There are hundreds of safety rules for metal manufacturing environments. These are in place for good reason, as frequent injuries occur across this industry – chemical and heat burns, welding eye injuries, struck-by and crushing hazards, heat stress concerns, and countless others. A look at recent OSHA citations that have occurred across the metal fabrication industry demonstrate some of the potential dangers:
- Employees are crushed to death by machinery due to inadequate machine guarding.
- Worker skin injuries are the result of epoxy resin used to fabricate wind blades.
- Aluminum manufacturing workers experience chemical burns when draining residual sludge containing dehydrated sodium hydroxide, aluminum oxide, and decomposed metal.
- Shipyard cutting and welding results in an explosion because of work performed in an atmosphere containing flammable gases.
- Metal tool and die workers performing maintenance on press brakes, without the proper electricity shutoff, suffer amputation injuries.
With respect to the companies where these events occurred, we do not list any specific names. We only mention the above to stress why metal fabrication companies should embrace a safe metalworking environment.
Even for companies only concerned with productivity and profit, repeated violations will quickly put a company on OSHA’s Severe Violator Enforcement Program (SVEP). Besides the numerous fines leading up to this point, no company needs negative news in the new digital modern age.
We know it can be a challenge keeping up with all the online safety information floating around out there. The good news is, there are some simple rules one can apply across the board. We outline the five safety-related rules we believe everyone should remember. Before discussing further, we want to make sure you’ve got all the safety resources you need, all in one spot.
Metal Fabrication Safety Online Resources
For safety managers in metal fabrication, knowing the potential hazards employees face is critical.
Here are some resources to consider utilizing:
Excellent Online Metal Industry Websites
Five Simple Rules to Follow:
1. No Training? No Touching!
For any hazard a company’s workforce faces, there is a logical sequence of events for safety managers to follow. At MCR Safety, We Protect People! We accomplish this by providing a wide range of PPE solutions for numerous industries, including metal fabrication. We emphasize this because PPE is one of the last steps in keeping workers safe. Here is a look at the controls to follow:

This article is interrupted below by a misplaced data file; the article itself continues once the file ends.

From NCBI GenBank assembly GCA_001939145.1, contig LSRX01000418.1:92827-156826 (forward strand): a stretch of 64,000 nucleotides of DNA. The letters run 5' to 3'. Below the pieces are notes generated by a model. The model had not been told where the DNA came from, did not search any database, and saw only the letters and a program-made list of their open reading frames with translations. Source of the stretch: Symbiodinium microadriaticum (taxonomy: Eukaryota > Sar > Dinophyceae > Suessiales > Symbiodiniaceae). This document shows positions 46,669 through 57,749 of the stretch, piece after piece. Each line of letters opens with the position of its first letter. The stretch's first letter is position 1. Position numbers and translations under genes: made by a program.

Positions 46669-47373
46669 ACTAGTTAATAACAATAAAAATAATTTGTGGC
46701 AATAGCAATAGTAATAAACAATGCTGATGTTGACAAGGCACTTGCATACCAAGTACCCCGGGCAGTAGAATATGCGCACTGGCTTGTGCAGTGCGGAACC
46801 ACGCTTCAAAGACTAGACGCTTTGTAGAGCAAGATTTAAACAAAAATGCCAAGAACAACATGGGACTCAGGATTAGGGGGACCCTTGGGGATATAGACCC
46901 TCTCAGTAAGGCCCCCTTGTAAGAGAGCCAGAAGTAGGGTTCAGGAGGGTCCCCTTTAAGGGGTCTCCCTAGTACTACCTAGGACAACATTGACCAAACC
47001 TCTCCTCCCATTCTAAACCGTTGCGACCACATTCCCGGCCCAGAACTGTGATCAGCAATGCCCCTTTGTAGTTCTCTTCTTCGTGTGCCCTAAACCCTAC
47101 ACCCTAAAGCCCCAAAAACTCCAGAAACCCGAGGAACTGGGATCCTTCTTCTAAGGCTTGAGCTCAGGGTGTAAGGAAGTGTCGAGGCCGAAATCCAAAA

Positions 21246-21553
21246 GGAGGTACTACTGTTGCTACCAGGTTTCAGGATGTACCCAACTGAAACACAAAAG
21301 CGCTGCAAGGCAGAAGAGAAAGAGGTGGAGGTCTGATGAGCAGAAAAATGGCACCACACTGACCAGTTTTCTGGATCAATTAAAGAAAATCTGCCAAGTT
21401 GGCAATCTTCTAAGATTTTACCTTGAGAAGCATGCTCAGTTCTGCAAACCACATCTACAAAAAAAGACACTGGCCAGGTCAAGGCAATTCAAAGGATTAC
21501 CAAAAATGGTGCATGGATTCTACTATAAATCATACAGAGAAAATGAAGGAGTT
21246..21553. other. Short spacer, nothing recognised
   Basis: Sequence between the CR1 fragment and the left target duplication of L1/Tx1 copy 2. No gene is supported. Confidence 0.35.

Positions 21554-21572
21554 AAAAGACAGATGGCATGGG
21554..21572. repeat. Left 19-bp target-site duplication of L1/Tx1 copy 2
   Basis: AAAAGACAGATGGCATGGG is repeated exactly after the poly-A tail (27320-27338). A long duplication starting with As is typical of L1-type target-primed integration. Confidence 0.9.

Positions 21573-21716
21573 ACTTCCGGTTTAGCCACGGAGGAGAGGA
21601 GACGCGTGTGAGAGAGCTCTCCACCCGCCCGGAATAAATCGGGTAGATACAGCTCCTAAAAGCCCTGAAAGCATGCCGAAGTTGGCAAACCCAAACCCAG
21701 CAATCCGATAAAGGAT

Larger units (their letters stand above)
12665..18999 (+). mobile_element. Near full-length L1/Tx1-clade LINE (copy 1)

Our goal is to be your go-to source for PPE. However, our first concern is that every company operates in an overall safe working environment.
If elimination, substitution and engineering controls are not possible, administrative controls should always be practiced, which includes proper training. A safe employer will never ask an employee to operate any equipment on which they have not been properly trained.
While it can be tempting to have someone fill in for somebody who’s out sick for the day, the risks are not worth it. Using a machine a worker has not be trained on can cause injuries, amputations, or even death.
2. Check First, Operate Second
Within the administrative controls, there is never a job so urgent that one can’t take the time to check the equipment and materials for safety first.
- Ensuring all guards and safety equipment are correctly in place.
- Checking the stability of all equipment and materials.
- Making sure that cutting tools are clean and sharp.
- Removing any miscellaneous tools or unnecessary materials from the workspace.
- Checking for spills (especially when welding) as well as slip, trip, and fall hazards.
- Making sure you have and are wearing the appropriate PPE.
Several of the OSHA citations mentioned above would have benefited from adhering to this rule.
3. Know your PPE
Most people are aware for the need to wear correct gloves, protective eyewear, and Hi-Viz safety gear as part of their PPE. But are you familiar with the requirements for the specific kind of work and the specific PPE required within your work environment?
Not all gloves are the same. Those designed to prevent crush injuries are not necessarily the same ones that will prevent cuts and lacerations. Of those designed to provide cut protection, there are vast differences between the light protection provided by A2 rated gloves and the heavy-duty cut coverage of a glove with A9 level cut protection.